Ryle challenges you to be holy, Packer does a little less Feb 13, 2003
This is a beautifully produced book, with contents that really deserve to be read, Packer should be commended for re-presenting it to a readership it may not otherwise have received. Packer's has written a semi-autobiographical long introduction (longer than Ryle's text, hence the title of the book I guess) to the first (considerably shorter than the second) edition of JC Ryle's classic 'Holiness'. The first half or so is a large number of short chapters by Packer, appreciating JC Ryle, his life, work, theology etc. You get a good feel of the man who was an amazing Christian, who stood firm for truth, and truly believed in the Church of England despite it's massive faults and so didn't take the easy way out but stayed to do great good. Although his life wasn't the most exciting story (no dramatic conversion, no physical persecution) I found this made him easier to see in my reality, although he was definitely a Victorian. This means that Packer's 'appreciation' isn't as riveting as it otherwise would be, and the fact that Packer does nothing other than 'appreciate' makes it a little unbalanced a look at the man. It was great to see his concern at the number of nominal Christians in the church with no concern for personal holiness, and that really hit home because although this is not quite as big an issue in the UK now as it was then, it is still common. Ryle pleads for these people to change, and for us Christians not to become like them. Holiness, the actual book, is wonderful, and really outshines Packer's contribution (I think). Packer choose the much shorter first edition because it was more coherent, not as much of a random collection of essays like the more common second edition, and I think he made the right decision considering the purposes of this book.
The book is basically an exploration of the titles/topics of the chapters (Sin, Sanctification, Holiness, the Fight, the Cost, and Growth), which are all relatively self-contained, although, as Packer notes, the flow of thought is obvious. Ryle does spend quite a bit of time in the book refuting and explaining the consequences of a error about sanctification prevalent in his day, though not so much now, but it is not much of a distraction and in fact challenges us to think of our responses to similar problems today. Ryle's writing confronts you with your life, and I don't think you will be left unchanged, and so I cannot fail to commend this book to you. The language is not hard, only a hundred years old, and style has not changed that much, and the different context in which it is wrote does not distance you too much from the points he makes. This book is well worth buying, and reading, especially at this incredibly [low] price.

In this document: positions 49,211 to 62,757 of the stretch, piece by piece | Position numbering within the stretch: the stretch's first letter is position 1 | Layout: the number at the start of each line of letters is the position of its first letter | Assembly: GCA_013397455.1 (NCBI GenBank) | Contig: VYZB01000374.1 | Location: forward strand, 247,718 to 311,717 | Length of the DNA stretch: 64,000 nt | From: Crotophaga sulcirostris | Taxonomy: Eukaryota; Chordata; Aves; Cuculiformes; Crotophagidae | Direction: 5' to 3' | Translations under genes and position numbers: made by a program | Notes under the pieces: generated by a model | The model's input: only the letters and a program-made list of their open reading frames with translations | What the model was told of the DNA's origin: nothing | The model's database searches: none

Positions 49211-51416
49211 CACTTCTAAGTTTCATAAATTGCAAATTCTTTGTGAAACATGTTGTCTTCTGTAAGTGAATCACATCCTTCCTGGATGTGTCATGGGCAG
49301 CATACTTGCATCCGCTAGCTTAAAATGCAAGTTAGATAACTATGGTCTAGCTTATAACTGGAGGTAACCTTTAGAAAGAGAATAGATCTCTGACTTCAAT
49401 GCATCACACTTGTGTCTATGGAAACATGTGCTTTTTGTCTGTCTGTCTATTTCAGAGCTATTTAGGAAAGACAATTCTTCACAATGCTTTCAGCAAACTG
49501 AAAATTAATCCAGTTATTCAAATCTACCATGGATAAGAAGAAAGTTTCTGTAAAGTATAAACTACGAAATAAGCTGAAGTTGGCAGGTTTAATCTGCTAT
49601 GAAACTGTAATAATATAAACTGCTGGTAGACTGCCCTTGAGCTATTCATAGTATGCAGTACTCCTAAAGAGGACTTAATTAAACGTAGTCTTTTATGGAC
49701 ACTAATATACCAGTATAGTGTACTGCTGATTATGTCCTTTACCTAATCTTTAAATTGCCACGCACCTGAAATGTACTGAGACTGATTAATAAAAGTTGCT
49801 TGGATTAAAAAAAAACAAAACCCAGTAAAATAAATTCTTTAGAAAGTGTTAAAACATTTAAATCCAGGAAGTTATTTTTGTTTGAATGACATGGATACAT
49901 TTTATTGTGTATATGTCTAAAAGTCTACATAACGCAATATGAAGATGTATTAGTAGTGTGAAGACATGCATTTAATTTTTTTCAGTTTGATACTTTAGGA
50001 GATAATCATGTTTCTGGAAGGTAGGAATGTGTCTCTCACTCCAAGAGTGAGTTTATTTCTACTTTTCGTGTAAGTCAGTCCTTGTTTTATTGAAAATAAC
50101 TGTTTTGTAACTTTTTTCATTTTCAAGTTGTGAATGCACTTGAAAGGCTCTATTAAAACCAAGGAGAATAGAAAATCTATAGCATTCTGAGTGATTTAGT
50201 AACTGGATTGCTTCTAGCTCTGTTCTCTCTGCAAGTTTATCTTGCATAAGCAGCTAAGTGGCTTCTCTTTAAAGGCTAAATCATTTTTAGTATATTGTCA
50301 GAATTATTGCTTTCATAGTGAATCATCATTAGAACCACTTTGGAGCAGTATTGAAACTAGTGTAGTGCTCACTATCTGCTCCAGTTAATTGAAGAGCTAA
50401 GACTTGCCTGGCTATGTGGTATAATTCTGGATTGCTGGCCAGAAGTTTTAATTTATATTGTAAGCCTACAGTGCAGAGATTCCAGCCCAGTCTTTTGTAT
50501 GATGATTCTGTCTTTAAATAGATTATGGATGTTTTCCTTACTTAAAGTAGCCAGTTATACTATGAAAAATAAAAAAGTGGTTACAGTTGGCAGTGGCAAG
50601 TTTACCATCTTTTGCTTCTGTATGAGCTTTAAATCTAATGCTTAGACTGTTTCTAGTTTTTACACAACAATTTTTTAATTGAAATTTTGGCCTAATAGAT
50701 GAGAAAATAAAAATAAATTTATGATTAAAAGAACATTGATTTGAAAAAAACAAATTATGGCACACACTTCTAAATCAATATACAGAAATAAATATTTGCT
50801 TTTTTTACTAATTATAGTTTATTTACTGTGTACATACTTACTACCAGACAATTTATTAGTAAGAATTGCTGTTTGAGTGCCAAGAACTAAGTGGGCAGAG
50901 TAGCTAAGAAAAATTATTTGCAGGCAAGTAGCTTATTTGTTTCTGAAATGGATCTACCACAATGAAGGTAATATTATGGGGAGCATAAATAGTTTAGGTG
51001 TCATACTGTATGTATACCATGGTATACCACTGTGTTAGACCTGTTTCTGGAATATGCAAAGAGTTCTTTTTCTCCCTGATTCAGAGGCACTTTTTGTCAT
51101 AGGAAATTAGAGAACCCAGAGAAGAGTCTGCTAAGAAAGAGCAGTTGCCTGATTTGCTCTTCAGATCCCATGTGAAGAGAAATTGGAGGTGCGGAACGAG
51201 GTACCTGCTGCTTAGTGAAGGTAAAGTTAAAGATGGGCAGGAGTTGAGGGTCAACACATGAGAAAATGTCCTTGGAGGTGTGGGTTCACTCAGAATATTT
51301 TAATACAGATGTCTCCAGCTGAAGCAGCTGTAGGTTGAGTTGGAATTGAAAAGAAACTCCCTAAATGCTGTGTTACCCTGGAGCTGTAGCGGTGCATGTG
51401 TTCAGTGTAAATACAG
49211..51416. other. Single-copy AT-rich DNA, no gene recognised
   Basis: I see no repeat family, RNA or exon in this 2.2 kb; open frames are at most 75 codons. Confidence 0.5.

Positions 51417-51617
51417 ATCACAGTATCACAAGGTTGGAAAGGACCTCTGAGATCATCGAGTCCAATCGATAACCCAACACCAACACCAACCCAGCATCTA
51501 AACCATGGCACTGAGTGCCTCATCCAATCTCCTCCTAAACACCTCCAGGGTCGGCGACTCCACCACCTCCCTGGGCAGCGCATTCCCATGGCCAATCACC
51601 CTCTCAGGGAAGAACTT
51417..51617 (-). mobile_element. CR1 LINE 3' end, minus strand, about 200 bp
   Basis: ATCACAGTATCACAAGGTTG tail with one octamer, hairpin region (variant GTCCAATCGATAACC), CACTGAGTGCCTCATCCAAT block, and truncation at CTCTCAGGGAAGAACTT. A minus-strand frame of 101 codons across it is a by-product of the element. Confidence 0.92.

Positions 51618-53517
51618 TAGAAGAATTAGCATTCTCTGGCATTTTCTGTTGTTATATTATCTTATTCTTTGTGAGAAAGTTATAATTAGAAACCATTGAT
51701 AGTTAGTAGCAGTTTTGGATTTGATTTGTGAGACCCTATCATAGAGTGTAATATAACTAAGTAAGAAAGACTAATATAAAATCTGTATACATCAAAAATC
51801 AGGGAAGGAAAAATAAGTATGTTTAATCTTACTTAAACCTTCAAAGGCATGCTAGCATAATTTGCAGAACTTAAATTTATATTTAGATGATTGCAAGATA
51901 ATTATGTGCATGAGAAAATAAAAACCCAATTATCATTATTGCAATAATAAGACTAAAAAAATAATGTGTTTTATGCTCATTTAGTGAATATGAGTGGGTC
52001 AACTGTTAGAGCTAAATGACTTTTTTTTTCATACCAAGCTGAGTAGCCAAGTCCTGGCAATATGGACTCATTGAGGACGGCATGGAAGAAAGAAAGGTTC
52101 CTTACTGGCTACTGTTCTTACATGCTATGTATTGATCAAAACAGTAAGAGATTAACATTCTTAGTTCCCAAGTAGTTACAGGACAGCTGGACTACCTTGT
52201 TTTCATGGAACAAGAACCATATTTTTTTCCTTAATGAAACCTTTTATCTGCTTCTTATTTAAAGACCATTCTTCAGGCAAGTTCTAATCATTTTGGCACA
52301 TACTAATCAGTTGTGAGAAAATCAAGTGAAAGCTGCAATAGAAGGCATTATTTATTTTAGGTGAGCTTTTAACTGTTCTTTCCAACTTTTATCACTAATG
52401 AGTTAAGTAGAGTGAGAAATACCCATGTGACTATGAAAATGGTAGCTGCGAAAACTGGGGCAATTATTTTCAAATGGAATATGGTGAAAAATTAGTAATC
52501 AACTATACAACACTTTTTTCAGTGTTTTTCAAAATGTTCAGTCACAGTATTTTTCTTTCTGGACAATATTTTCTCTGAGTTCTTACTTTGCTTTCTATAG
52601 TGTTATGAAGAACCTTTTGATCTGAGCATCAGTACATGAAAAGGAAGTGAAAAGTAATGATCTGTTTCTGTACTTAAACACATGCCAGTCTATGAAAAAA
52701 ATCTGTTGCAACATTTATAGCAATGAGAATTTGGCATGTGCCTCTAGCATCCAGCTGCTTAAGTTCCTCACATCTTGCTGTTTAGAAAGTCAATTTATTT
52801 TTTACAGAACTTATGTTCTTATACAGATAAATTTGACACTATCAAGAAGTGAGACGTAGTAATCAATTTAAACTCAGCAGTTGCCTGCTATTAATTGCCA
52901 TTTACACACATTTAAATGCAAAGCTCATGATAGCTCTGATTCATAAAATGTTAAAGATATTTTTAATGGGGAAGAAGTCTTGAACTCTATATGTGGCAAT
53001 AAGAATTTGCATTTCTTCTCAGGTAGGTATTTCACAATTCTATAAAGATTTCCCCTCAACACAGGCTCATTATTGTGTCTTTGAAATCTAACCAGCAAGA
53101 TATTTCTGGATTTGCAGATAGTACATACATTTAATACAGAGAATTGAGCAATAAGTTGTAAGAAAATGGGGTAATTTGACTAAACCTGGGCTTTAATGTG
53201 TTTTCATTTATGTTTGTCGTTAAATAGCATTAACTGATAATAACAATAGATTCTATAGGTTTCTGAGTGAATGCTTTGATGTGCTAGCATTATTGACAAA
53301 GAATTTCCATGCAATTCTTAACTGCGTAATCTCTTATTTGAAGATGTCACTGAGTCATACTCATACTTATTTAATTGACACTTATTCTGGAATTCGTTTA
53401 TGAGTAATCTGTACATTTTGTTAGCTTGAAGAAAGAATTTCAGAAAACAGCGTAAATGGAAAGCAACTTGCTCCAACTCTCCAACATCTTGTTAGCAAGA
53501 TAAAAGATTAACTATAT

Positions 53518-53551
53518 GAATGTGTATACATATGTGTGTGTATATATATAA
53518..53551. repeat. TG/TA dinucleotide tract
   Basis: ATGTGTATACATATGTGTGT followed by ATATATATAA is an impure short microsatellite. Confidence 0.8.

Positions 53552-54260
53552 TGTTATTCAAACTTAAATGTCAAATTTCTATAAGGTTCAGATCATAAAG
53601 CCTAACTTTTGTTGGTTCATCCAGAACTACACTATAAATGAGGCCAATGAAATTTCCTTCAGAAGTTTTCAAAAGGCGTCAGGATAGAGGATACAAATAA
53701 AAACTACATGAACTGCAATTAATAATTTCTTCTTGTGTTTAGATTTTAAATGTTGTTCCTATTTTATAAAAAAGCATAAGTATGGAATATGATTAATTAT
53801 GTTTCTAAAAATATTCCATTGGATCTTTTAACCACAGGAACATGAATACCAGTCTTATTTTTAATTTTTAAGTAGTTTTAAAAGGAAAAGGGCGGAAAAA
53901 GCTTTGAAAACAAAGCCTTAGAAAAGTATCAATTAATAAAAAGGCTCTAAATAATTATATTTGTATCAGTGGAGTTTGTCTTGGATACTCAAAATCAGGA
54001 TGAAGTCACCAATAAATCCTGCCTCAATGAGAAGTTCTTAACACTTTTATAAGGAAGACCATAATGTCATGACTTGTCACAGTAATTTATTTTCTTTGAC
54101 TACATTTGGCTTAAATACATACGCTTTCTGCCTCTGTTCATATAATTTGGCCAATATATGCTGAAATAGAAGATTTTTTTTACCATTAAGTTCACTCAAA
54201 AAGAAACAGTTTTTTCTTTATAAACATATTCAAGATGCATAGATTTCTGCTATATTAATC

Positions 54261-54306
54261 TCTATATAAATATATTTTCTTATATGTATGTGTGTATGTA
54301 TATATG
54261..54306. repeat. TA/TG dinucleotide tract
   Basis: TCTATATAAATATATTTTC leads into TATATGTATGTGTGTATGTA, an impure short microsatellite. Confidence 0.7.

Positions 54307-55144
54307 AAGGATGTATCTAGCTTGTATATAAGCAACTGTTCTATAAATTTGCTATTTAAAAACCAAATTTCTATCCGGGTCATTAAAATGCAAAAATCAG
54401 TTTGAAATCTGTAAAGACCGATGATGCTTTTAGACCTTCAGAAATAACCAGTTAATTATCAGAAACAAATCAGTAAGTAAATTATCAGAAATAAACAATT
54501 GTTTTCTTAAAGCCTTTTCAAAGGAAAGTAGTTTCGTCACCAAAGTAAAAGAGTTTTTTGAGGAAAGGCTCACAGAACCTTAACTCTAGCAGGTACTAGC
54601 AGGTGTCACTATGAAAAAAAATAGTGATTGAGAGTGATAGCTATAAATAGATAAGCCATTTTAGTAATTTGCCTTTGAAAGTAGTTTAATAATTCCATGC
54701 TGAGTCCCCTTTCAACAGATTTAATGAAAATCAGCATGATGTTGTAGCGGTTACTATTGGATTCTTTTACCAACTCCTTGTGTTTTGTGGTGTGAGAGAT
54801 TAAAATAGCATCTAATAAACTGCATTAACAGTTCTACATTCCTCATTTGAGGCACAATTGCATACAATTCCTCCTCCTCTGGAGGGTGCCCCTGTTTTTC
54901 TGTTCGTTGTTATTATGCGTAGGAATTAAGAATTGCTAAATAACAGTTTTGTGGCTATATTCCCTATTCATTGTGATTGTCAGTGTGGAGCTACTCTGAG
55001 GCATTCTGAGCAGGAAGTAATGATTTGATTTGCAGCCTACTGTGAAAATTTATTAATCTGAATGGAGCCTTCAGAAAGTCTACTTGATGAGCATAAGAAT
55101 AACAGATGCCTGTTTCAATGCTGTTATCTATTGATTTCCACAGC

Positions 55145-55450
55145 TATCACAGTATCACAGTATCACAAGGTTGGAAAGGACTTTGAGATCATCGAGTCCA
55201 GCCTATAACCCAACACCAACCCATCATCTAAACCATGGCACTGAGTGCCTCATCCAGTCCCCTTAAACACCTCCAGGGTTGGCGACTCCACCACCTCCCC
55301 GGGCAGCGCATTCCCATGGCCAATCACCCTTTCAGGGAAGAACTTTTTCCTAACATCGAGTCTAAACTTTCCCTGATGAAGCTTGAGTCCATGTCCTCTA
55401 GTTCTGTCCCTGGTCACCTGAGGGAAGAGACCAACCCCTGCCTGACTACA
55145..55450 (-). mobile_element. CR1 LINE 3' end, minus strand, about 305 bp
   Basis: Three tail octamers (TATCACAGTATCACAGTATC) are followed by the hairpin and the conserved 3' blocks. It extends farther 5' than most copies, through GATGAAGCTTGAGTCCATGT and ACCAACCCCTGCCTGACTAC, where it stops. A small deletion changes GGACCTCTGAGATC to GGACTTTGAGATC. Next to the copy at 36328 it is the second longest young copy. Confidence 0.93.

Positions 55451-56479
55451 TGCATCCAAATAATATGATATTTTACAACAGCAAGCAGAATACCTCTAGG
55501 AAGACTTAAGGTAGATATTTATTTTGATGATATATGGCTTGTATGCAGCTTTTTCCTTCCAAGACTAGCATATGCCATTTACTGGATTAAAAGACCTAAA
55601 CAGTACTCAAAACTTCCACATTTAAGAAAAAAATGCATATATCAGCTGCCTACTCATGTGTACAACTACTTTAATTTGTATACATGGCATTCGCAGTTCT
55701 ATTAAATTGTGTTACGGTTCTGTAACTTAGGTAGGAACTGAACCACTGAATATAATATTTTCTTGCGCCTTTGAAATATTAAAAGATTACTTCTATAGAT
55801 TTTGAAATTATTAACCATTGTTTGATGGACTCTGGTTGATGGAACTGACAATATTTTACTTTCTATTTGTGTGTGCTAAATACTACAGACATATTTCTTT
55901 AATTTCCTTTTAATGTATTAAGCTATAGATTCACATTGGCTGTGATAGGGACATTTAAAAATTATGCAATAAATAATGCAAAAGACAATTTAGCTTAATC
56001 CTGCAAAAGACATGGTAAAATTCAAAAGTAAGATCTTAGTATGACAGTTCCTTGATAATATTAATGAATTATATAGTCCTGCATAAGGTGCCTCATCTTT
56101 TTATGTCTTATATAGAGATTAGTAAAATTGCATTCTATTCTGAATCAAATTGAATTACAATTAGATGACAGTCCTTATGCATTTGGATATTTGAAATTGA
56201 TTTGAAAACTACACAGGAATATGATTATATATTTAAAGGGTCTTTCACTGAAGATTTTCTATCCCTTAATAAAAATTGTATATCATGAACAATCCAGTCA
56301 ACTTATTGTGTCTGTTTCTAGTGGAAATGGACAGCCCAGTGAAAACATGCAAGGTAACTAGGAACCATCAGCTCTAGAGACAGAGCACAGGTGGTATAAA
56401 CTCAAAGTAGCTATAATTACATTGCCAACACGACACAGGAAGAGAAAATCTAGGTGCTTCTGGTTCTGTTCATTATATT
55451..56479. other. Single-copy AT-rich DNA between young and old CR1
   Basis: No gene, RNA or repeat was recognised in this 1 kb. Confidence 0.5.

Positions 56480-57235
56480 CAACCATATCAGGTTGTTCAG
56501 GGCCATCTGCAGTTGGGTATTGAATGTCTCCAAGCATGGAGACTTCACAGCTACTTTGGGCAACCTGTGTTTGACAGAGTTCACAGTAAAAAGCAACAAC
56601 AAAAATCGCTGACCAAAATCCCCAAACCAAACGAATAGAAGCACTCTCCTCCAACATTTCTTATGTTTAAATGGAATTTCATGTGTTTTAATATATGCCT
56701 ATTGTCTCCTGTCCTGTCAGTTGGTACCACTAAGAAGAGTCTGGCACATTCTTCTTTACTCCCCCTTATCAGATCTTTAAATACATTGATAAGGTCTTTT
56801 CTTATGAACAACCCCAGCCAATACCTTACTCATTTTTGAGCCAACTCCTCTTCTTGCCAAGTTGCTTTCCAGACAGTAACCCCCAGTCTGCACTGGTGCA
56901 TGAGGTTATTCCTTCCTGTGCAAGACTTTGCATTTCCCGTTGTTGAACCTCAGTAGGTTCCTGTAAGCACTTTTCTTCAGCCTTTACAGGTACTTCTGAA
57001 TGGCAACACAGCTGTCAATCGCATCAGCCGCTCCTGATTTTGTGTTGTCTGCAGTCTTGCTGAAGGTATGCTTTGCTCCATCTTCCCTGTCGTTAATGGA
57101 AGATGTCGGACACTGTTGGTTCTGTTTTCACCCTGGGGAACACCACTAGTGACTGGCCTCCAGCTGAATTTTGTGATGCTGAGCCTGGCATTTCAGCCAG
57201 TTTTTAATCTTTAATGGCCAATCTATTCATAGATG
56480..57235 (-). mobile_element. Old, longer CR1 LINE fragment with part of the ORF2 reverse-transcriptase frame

A superbly presented tribute to Bishop John Charles Ryle Jun 5, 2002
Faithfulness And Holiness: The Witness Of J. C. Ryle by J. I. Packer (Professor of Theology, Regent College, Vancouver, British Columbia, Canada) is a superbly presented tribute to Bishop John Charles Ryle, a man who challenged his parishoners to seek greater holiness. Bishop Ryle's own testimony "Holiness," first published in 1877, is included in its entirety within the pages of Faithfulness And Holiness. A profound reflection upon Ryle's life, ideals, work, and legacy is a powerful and moving work of faith and joy, Faithfulness And Holiness is very highly recommended for Christian Studies reading lists and reference collections.